Another challenge for the 3344 analysis was that the jury instructions suggested that the use of his likeness needed to be to “advertise or sell” the mixtape and that the use had to be “directly connected to Cardi B’s…commercial purpose.” (Instruction 18.) This could make it seem as if the use of his identity had to be because of Brophy’s extrinsic marketplace value to Cardi B—again, something that would strike the jury as unbelievable—rather than that the use simply needed to use his likeness “on or in products, merchandise, or goods” which she unquestionably did. See Cal. Civ. Code § 3344. In addition, cover art has been considered in other cases as a form of advertising and promotion.
I am not sure that better instructions would have changed the outcome here, but it is a good reminder that members of juries are not experts on right of publicity law and there are lots of pitfalls in jury instructions like these that don’t clarify the likely wrong turns jurors can take evaluating such claims.
Even so, I am doubtful there will be an appeal in this case given news coverage that Brophy went up to Cardi B at the end of the trial shook hands and said he "respect[ed her] as an artist." Perhaps he is simply hoping to avoid paying her attorney’s fees.
Although the jury didn’t reach the question, the jury instructions on the First Amendment defense asked the jury to consider if the mixtape cover added “something new to Brophy’s likeness, giving the likeness a new expression, meaning, or message,” if so, the use was transformative. This is a broad take on transformativeness, and it seems likely that the jury with that framing would have decided the cover art was transformative.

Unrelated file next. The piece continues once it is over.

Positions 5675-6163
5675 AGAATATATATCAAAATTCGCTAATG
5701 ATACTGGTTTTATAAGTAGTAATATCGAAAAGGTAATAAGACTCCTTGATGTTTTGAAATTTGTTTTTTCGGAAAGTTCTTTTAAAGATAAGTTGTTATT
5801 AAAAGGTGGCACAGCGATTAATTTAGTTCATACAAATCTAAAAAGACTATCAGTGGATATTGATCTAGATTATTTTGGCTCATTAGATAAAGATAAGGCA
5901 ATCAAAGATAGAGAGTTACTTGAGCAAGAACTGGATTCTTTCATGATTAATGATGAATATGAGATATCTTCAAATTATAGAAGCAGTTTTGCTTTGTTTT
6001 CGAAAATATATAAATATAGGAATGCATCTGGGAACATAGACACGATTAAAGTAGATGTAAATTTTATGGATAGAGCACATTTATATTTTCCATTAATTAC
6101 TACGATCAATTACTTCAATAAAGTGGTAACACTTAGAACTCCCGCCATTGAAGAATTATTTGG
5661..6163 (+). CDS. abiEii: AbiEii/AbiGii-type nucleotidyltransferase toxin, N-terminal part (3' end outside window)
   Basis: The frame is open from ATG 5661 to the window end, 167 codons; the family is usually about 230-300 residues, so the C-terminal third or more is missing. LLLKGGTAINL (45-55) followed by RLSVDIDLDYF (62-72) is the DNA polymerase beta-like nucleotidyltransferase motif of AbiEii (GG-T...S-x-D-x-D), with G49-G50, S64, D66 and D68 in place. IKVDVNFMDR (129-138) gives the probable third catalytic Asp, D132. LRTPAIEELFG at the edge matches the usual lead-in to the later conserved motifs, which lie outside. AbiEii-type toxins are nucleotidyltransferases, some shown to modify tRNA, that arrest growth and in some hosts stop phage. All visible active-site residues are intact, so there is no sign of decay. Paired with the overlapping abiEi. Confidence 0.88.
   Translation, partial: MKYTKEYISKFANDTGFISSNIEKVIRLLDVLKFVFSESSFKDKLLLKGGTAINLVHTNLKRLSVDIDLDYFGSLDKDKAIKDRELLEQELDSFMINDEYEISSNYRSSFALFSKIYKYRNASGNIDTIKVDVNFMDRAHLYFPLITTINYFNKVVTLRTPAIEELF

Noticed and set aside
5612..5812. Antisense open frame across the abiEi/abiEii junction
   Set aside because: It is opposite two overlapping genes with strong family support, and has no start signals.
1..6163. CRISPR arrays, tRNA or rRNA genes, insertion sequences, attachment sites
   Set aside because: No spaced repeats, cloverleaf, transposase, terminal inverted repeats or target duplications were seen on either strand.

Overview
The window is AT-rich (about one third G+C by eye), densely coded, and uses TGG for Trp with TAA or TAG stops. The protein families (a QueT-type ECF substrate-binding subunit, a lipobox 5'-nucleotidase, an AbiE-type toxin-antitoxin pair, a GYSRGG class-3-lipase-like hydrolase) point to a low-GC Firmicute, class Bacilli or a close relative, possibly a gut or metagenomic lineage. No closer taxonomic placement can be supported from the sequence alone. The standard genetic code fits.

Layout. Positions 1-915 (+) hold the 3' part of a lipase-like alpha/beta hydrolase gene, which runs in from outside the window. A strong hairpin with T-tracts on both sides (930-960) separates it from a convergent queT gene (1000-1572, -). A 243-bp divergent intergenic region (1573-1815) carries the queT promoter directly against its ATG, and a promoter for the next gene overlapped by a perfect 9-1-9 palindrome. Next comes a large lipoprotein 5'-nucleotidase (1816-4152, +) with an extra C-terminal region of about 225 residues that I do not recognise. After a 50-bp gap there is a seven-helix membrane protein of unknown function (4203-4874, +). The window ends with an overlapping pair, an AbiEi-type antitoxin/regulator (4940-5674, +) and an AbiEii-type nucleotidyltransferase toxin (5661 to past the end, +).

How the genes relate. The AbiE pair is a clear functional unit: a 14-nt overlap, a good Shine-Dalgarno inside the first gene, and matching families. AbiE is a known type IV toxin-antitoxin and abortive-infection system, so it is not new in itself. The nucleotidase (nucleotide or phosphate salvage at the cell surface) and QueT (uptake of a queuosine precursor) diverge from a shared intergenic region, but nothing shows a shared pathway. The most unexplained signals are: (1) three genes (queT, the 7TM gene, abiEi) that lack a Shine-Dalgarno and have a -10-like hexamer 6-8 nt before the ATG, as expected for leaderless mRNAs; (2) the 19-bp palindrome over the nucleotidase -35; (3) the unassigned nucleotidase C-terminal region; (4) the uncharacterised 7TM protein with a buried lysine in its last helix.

It will be interesting to see how the analysis of transformativeness in right of publicity cases may shift depending on the outcome and analysis of the Supreme Court’s forthcoming decision in Andy Warhol Foundation v. Goldsmith, in which the Court is likely to revisit the role of transformativeness in copyright’s fair use analysis.
Speaking of copyright, a copyright claim arising out of the use of the tattoo in the cover art might have been more successful, though no such claim was brought by Brophy (who likely doesn’t hold that copyright) and I have not seen such a claim by the tattoo artist. I note that many media outlets reported Brophy’s claim as including a copyright claim, but it did not.